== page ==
Friday, January 15, 2010

1960 Chevrolet Corvair 4-door sedan



"With the Corvair, Chevrolet presents America's first specific design for a compact car . . . nine years in development . . . an authentic 108" wheelbase compact car that maintains American standards of room, ride and performance. The key: America's first modern aluminum engine, so light it can be joined with the transmission and final drive gears in one lightweight unit and placed in the rear where it belongs in a compact car. There's a virtually flat interior floor, and room for six."

When this heavily customized Corvair from Sancti Spiritus catched our attention, we did't expect a surprise...

Designed as Chevrolet's answer to the soaring demand for compact cars in reaction to the 1958-recession (which completely surprised the "Big Three" and awarded compact cars like Studebaker's Lark with a massive sales boost), the Corvair was a very advanced car upon its arrival. A flat boxer-engine was mounted in the rear, and the design was a radical break with the "chrome-and-tailfins"-dogma of the late 50's. Beside fullsize cars like Buick's Special or Oldsmobile's Super-88, the Corvair looked like from the future. In fact, many european companies were quick to copy the Corvair's design (i.e Fiat 1300-1500 and NSU Prinz in 1961, or the russian Zaparoshez), a thing unheard of american automobiles before and after.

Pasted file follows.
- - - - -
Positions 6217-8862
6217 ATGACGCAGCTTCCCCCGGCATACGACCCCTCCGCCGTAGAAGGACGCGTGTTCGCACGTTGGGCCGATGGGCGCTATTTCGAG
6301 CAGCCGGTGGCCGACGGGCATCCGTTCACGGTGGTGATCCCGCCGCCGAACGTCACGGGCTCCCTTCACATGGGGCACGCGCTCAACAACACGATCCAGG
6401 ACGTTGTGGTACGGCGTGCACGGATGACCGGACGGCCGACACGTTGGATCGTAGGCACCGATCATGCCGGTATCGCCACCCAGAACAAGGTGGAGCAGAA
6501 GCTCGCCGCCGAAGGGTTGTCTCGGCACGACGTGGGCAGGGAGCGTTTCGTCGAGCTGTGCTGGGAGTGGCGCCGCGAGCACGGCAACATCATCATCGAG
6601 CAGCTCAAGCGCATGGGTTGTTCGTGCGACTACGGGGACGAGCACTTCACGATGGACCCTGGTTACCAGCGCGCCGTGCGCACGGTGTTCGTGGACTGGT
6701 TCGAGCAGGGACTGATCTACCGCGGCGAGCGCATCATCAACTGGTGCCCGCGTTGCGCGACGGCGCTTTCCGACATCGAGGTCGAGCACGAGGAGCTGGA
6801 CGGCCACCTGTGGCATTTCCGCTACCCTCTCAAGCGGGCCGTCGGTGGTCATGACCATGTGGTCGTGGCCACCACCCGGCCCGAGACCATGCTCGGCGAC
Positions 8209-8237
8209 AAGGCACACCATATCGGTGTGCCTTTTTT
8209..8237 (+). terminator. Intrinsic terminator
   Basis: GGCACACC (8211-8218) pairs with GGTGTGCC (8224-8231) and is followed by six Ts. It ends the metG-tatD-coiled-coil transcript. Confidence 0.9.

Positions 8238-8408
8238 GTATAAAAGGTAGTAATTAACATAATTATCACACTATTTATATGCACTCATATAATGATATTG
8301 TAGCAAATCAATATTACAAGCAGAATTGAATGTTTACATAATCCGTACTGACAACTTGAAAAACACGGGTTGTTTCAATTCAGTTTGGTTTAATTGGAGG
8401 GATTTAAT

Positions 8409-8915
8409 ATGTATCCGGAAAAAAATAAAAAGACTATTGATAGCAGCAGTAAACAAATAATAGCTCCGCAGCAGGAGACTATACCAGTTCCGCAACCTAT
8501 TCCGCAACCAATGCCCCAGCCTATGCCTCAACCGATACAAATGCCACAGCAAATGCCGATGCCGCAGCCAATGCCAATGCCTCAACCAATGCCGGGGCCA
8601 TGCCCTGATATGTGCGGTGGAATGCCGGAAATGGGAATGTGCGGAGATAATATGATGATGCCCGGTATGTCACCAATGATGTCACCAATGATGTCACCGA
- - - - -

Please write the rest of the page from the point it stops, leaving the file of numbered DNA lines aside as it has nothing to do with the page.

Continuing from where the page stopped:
But not everything was sunshine: the new package with the weighty engine in the rear could provocate unexpected road-behavior (generally sudden oversteering), especially when the tire-pressure advice (26psi in the rear tires versus just 11psi at front) was not accurately followed by the owners. An anti-roll bar could have solved this problem, but apparently GM didn't want to spend an extra 6$ per car.

This economic decision should hit GM later: in it's popular book "Unsafe at Any Speed" (published in 1965), lawyer Ralph Nader bashed the Chevrolet Corvair for it's critical road-behavior. However, in a series of comparative tests in 1971, the National Highway Traffic Safety Administration concluded: "The handling and stability performance of the 1960-63 Corvair does not result in an abnormal potential for loss of control or rollover, and it is at least as good as the performance of some contemporary vehicles both foreign and domestic."

With or without the stigma of being unsafe, the Corvair sold at a stable 200.000+ units every year until the end of it's 10-year existence. And to our surprise the owner of this Corvair from Sancti Spiritus found its own solution for all the imperfections: when our conversation came to the inevitable question of "original motor", he told us "No, no, amigo. Toyota". And opened the front hood! Imagine a rear-engine car completely reworked to a front engine drivetrain, and all this with the limited possibilities of cuban do-it-yourself workmanship. Stunning...

1 Kommentare:

sanducci said...

The ability of the Cubans to modify and keep these cars running speaks volumes about their mechanical skills.